When Darkness Falls (Jack Swyteck Series #6)
  • When Darkness Falls (Jack Swyteck Series #6)
  • When Darkness Falls (Jack Swyteck Series #6)

When Darkness Falls (Jack Swyteck Series #6)

4.2 48
by James Grippando

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In the latest novel from the bestselling author whom critics have called "the thriller writer to watch," lawyer Jack Swyteck tackles a case in which the life of his best friend hangs in the balance-and in which nothing is as it seems.

Miami criminal defense attorney Jack Swyteck isn't looking for a new client, at least not one who is homeless and in jail for

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In the latest novel from the bestselling author whom critics have called "the thriller writer to watch," lawyer Jack Swyteck tackles a case in which the life of his best friend hangs in the balance-and in which nothing is as it seems.

Miami criminal defense attorney Jack Swyteck isn't looking for a new client, at least not one who is homeless and in jail for threatening to jump off a bridge. But from the moment Jack is called to defend the man, who goes by the name Falcon, something is amiss. For one thing, Falcon comes up with the $10,000 bail-in cash. Then the body of a brutally murdered woman is found in the trunk of the abandoned car in which he is living.

Panicked and on the run, Falcon takes Jack's best friend, Theo, hostage. They end up barricaded in a motel room, and Theo isn't the only one at Falcon's mercy. Jack must work with the cops and their crackerjack negotiator to free Theo and the other captives before Falcon decides he has nothing to lose by killing them all.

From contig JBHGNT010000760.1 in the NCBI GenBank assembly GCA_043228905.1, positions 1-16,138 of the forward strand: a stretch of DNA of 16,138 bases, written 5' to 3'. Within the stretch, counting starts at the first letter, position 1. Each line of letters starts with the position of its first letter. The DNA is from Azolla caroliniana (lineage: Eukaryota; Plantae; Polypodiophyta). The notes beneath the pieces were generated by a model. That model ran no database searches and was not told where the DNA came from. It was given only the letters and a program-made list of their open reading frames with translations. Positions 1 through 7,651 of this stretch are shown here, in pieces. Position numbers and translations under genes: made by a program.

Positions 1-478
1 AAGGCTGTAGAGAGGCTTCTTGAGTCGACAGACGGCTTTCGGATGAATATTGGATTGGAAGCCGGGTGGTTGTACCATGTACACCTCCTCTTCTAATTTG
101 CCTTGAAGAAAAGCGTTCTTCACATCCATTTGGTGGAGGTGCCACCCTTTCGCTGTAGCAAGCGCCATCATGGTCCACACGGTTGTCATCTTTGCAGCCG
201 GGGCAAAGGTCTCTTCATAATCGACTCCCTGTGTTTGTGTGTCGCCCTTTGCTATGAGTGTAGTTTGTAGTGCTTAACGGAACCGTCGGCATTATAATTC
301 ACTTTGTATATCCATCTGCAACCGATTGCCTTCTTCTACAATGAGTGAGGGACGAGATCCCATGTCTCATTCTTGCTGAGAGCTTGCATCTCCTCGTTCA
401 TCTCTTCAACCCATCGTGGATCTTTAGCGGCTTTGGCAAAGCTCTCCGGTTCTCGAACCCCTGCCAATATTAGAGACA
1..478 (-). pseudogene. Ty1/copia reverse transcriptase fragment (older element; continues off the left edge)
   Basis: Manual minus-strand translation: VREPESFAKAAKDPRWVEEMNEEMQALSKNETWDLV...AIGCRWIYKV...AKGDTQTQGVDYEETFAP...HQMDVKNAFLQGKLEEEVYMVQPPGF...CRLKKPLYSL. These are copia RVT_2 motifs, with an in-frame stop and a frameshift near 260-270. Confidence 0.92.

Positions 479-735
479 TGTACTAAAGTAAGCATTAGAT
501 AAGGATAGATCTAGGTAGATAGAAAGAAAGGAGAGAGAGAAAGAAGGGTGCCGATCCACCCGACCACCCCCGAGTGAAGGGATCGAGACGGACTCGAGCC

What Jack doesn't know is that Falcon has a much bigger agenda, and that there are people behind the scenes who will stop at nothing to keep their dangerous secrets. Thus unfolds a riveting, lightning-paced story, as only James Grippando can tell it.

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Editorial Reviews

Publishers Weekly
A tense hostage crisis in Miami propels the action in bestseller Grippando's solid sixth thriller to feature criminal defense lawyer Jack Swyteck (after Got the Look). Jack represents an armed homeless man known as Falcon, who takes among his hostages in a seedy motel Jack's best friend, Theo Knight, an innocent man the lawyer once pulled off death row at the last minute. Vincent Paulo, the recently blinded negotiator, has been dating the one person Falcon insists on talking with, police officer Alicia Mendoza, who also happens to be the mayor's daughter. With strands reaching back to Argentina's dirty war, the plot relies heavily on coincidence, but engaging characters, notably the blind Vincent ("People either pity me to death and think that I can't possibly manage a minute of my life without a sighted person holding my hand, or they think I've been magically transformed into some kind of blind mystic with extrasensory powers"), will help readers overlook the implausibilities. (Jan.) Copyright 2006 Reed Business Information.
Library Journal
When Miami attorney Jack Swyteck agrees to defend Falcon, a homeless man living in an abandoned car, he soon finds out that his client is far more complex than he could have ever imagined. Throughout, Falcon's mysterious past unravels, from his obsession with the mayor's daughter to the $200,000 cache he's hidden in an offshore bank account. Swyteck's role quickly turns from lawyer to hostage negotiator as Falcon acts out his delusions in unexpected ways, taking some of Miami's more prominent citizens on a harrowing ride with the ghosts of his past. Grippando's (Lying with Strangers) sixth installment in the Swyteck series once again features Theo, the sidekick whom Swyteck saved from death row. The duo must prevent Falcon from acting out his desperate, paranoid agenda and destroying more lives. If Falcon's secrets ever get out, the whole political foundation of Miami will be shattered. Combining the heart-pounding pace of a David Baldacci novel and the sharp wit of William Lashner fare, Grippando builds on his r sum of best-selling legal thrillers with another winner. Recommended for all fiction collections. [See Prepub Alert, LJ 9/15/06.]-Ken Bolton, Cornell Univ. Lib., Ithaca, NY Copyright 2006 Reed Business Information.
Kirkus Reviews